Saturday, August 24, 2013

The Learned Lord


And the Jews marvelled, saying, How knoweth this man letters, having never learned?  John 7:15 (KJV)

As the Jews listened to Jesus they got the impression he was an educated man. When our Lord stood up and spoke, a crowd would gather. There was something about him that compelled attention, though nobody could identify what it was. He was just a carpenter from a small town in Galilee; he had never been in any school to become a Jewish Rabbi, and never graduated from any university. Yet as people listened to him, they recognized he had the knowledge and wisdom of the learned.

It is also an amazing thing that the nearer people get to Jesus the more they recognize his scholarly intellect.  Some people can give the impression of being educated, but when people get close to them they soon become disillusioned. But nobody who came close to Christ was ever disappointed; instead they were overwhelmed by his abilities. The Jews had given their lives to the study of the Scripture; yet when they encountered Christ they recognize that they had met their Master. When they questioned him, he would ask, "What? Have ye not read?" Then, he would he give them understanding of what they had read.  The greatest scholar among them was probably convicted of his incompetence by this extraordinary teacher from Galilee.

The Pharisee’s learning lacked originality or imagination, and usually consisted of endless quotes from other authorities.  They were out of touch with reality with their meticulous details about the law which offered no grace and was the despair of common people; but, our Lord didn’t attempt to create a deep impression by any elaborate parade of knowledge. With perfect and unfaltering ease He handled the most perplexing themes! With common and familiar examples, he enlightened what was dark! Where others stumbled, groping around for big-many-syllable words, our Lord communicated so a little child could understand. There is such perfect mastery about Jesus, such ease of conscious and complete power. He represents more that the excellent intellect; he is the epitome of life. His intellectual processes are stunning, because His life and character are. He unashamedly proclaims, "I come to do thy will, O God."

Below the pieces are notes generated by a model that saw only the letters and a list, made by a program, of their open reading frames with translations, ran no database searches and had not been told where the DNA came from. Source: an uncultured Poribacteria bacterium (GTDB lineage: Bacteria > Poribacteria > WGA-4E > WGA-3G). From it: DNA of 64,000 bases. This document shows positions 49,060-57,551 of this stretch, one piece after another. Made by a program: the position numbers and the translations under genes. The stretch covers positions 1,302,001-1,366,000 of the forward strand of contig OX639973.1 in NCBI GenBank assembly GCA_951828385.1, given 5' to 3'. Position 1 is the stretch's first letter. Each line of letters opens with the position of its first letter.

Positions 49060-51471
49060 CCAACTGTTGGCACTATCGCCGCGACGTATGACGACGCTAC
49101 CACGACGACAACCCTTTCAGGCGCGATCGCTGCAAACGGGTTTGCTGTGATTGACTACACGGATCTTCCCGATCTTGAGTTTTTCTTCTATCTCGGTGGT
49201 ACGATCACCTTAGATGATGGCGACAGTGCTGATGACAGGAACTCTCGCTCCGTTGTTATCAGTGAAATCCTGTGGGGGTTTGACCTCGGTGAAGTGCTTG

Christ had the courage to be himself.  Many a young preacher of the gospel who might have had an admirable ministry soon begins imitating somebody else, and when that happens that minister might as well quit.  Jesus received his training at home, and in the synagogue, and faced tremendous pressure from the elite of his day but he refused to be overpowered by the traditions they touted.   He swept aside the status quo and went to the very heart of matters. He recognized the truth that everyone else missed; therefore his revelations were refreshing. No wonder that people who listened found their hearts beginning to burn within them as He talked with them along the way.

Also, everything the Lord gained from Scripture and from nature was obtained while working.  It is commonly supposed that Joseph died when Jesus was still young, and he became the sole support of Mary and the children, working from morning sun till its setting. There was not much leisure time for him to spend studying, but  while he worked he undoubtedly stayed in touch with his heavenly Father who taught him by his Holy Spirit what to know and how to live to God’s glory. Then, when he went out to minister to the public, He was perfectly equipped intellectually and spiritually.  He yielded the sword of the Lord from the very outset of His ministry, even when tempted by the devil to worship him instead of his Father.

Some of us may be just like Jesus and have little time or opportunity for a worldly education, but just remember to be yourself, and do what Jesus did. Don’t forget that the One who was once a carpenter in Nazareth is now sitting by his Father’s throne in heaven. He got there through listening to the One who said: For as the heavens are higher than the earth, so are my ways higher than your ways, and my thoughts than your thoughts.  (Isaiah 55:9 (KJV) The Master understands the temptations we face, but we can learn obedience just like Jesus by listening for our Father’s still small voice.

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